When to Go
Maine is the largest state in New England that offers four seasons of fun for visitors and residents alike. Maine offers something for everyone from its rugged coastline, vibrant coastal cities to its forested interiors. Maine’s seasonal weather can be as dramatic as its landscape. This state has three climatological divisions, the coastal, the interior, and the northern interior, and each area has different temperatures, with the coldest temperatures being in the northern interior. The coastal area is affected by the Atlantic Ocean, resulting in lower summer temperatures and higher winter temperatures.
Spring in Maine is in March, April, and May and is the most unpredictable time of year. Temperatures range from the 50s through the 20s and, it can snow! Maple sugaring begins in late March. This is the least visited time of year in Maine. May is the month that truly feels like spring and is when most seasonal businesses start to open.
Summer is from June - August, the hottest time of the year. In the Southeastern states, the temperatures are the highest, with some days being humid. Along the coast of Maine, the temperatures are cooler because of the breezes off the Atlantic Ocean. Average summer highs in Maine are usually in the 80s, while night temperatures can fall as low as the 50s. Summer water temperatures usually stay in the low 60s.
Autumn is in September and October and attracts many visitors to view fall foliage. Being the northernmost state in New England, the fall colors start to change the earliest, usually early to mid.- September. The average temperatures are in the 60s and 70s, and evenings are crisp and cool.
Maine is known worldwide for its snow, making it New England’s top destination for winter outdoor recreation. Sugarloaf is the last ski resort to close in New England in late April or early May. Maine has an average snowfall of 50 to 70 inches along the coast and 60 to 110 inland. Popular winter festivals include Boothbay Lights, Kennebunkport’s Christmas Prelude, and Camden’s and Rockland’s Christmas by the Sea.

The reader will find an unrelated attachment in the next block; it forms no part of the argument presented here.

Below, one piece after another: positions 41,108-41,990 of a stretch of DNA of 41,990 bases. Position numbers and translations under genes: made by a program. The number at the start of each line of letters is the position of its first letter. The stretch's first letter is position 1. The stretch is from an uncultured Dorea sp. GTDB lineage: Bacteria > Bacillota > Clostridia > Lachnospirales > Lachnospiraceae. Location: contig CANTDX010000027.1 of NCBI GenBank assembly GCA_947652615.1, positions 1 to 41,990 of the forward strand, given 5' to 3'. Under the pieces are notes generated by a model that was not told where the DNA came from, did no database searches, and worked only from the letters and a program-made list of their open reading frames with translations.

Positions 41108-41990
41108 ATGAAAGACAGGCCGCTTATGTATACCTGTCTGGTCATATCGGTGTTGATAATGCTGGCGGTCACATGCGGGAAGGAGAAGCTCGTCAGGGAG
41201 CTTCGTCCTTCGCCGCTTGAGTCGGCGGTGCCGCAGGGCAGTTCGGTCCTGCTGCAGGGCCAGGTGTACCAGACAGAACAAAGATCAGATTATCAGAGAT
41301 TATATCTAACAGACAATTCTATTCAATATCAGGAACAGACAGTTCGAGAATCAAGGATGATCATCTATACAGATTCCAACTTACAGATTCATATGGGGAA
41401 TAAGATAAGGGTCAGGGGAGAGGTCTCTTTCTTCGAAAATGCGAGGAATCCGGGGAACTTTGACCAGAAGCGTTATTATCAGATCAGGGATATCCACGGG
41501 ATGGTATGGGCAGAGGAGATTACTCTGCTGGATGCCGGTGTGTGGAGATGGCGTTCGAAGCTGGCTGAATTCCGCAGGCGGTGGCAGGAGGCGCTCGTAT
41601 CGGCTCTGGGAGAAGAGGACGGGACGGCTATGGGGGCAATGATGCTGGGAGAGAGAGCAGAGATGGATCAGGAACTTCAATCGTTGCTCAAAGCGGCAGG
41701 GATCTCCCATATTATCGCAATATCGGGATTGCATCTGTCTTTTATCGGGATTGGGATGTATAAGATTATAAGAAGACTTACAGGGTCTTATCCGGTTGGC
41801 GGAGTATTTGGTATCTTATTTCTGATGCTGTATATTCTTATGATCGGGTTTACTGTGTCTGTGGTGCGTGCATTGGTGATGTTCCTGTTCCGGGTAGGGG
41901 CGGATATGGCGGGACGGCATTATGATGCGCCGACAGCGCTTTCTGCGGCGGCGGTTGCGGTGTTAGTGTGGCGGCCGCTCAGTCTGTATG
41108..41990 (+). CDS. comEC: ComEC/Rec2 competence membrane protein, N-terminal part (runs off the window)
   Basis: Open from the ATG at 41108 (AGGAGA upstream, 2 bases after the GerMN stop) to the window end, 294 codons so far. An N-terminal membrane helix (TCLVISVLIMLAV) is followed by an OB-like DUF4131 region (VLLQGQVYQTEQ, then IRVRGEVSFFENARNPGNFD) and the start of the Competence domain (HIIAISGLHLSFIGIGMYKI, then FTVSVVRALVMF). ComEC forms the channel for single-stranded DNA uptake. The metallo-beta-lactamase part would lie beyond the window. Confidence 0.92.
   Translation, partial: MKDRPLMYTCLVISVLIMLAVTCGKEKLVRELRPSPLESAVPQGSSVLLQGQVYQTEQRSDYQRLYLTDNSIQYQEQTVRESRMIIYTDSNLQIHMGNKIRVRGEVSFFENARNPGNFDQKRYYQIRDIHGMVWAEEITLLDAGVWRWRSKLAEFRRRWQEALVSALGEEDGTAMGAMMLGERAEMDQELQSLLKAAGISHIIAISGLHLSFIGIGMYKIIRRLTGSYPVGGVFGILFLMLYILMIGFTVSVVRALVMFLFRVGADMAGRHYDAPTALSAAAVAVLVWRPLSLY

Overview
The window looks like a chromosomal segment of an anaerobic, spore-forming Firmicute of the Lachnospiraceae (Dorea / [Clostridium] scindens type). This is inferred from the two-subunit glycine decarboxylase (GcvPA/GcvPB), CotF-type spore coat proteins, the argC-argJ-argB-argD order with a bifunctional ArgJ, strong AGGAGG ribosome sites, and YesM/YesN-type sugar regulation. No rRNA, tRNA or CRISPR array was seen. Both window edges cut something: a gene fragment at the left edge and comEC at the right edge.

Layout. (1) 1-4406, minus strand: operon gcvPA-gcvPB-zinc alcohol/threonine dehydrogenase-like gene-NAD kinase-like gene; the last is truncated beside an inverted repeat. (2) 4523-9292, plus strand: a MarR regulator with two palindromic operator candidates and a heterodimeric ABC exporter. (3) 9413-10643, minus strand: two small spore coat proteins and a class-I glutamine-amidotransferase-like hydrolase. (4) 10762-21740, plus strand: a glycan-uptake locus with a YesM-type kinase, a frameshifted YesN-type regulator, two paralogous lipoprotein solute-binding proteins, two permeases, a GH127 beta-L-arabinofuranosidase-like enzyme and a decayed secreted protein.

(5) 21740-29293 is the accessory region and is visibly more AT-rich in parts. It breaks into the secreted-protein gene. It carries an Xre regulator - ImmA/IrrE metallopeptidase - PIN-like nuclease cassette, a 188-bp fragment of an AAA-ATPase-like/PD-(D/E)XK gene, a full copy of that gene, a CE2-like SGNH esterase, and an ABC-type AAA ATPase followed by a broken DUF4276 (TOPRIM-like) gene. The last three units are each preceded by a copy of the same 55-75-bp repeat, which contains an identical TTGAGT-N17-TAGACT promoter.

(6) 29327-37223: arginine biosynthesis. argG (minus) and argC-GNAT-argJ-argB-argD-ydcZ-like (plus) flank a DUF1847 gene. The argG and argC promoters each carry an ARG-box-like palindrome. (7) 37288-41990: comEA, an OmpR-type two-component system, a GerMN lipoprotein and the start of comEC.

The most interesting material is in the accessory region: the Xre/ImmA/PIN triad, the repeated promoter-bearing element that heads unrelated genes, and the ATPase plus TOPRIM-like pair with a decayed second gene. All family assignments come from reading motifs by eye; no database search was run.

Maine is only 200 square miles smaller than the rest of New England. Its glacier furrowed, craggy coastline zigzags for 3,500 miles and is adorned with over 1,000 islands. This is “Down East,” named by sailors that noticed how the southwesterly winds pushed them along the coast “downwind to the east.” If you are looking for spectacular scenery, a long and rugged coastline, delicious seafood, and many ways to experience the great outdoors, look no further than Maine. From dining on fresh lobster, hiking, and spotting wildlife in Acadia National Park to sunbathing at Old Orchard Beach and exploring exciting coastal cities like Bar Harbor, Portland, Rockland, Kennebunkport, and Camden, you will want to return to Maine again and again.
This county takes its name from a Native American word meaning “Beautiful River,” and is Maine’s northernmost county that borders the provinces of Quebec and New Brunswick. Known today as the “Last Frontier of the East,” it is larger than Connecticut and Rhode Island combined. This vast forested region offers world-class wildlife viewing with moose, caribou, deer, lynx, fox, birds, loons, wild turkeys, and other animals often spotted. On the National Register, the Acadian Village retains the cultural heritage of the Arcadians who settled in the St. John Valley in the mid.- 18th century. The two prettiest times of year to visit are in July when thousands of potatoes are in bloom and during fall foliage season.
Down East and Acadia National Park
This area is the easternmost portion of Maine, encompassing 2,330 miles of coastline from Bar Harbor and Acadia to the banks of the St. Croix River and its Canadian gateway. Highlights of this 5,600 square mile area include the Blue Peninsula that is home to Castine, one of the oldest towns in New England that predates the Plymouth Colony by seven years. . The crown jewel of the area is Mount Desert Island, where visitors will find Acadia National Park, a treasure trove of recreational delights, and Bar Harbor, a favorite vacation destination for centuries. The smaller villages of Desert Island, such as Seal Harbor, Otter Creek, Pretty Marsh, and others offer a sightseeing bonanza!
A highlight is the 29 mile Schoodic National Scenic Byway, the only public road that goes through the mainland section of Acadia National Park, passing tidal falls, lighthouses, harbors, historic architecture, and beautiful scenery. Head to Deer Isle on Penobscot Bay, where you can see eight area lighthouses on a special Lighthouse Trail. In nearby Stonington, watch 300 plus lobster boats come into the harbor with their delicious catch of the day! For more dramatic scenery, wildlife, and hiking trails, head to Machias Bay and the Bay of Fundy. A ride to Machias Seal Island from April to August is the time to spot thousands of Atlantic puffins.
Greater Portland and Casco Bay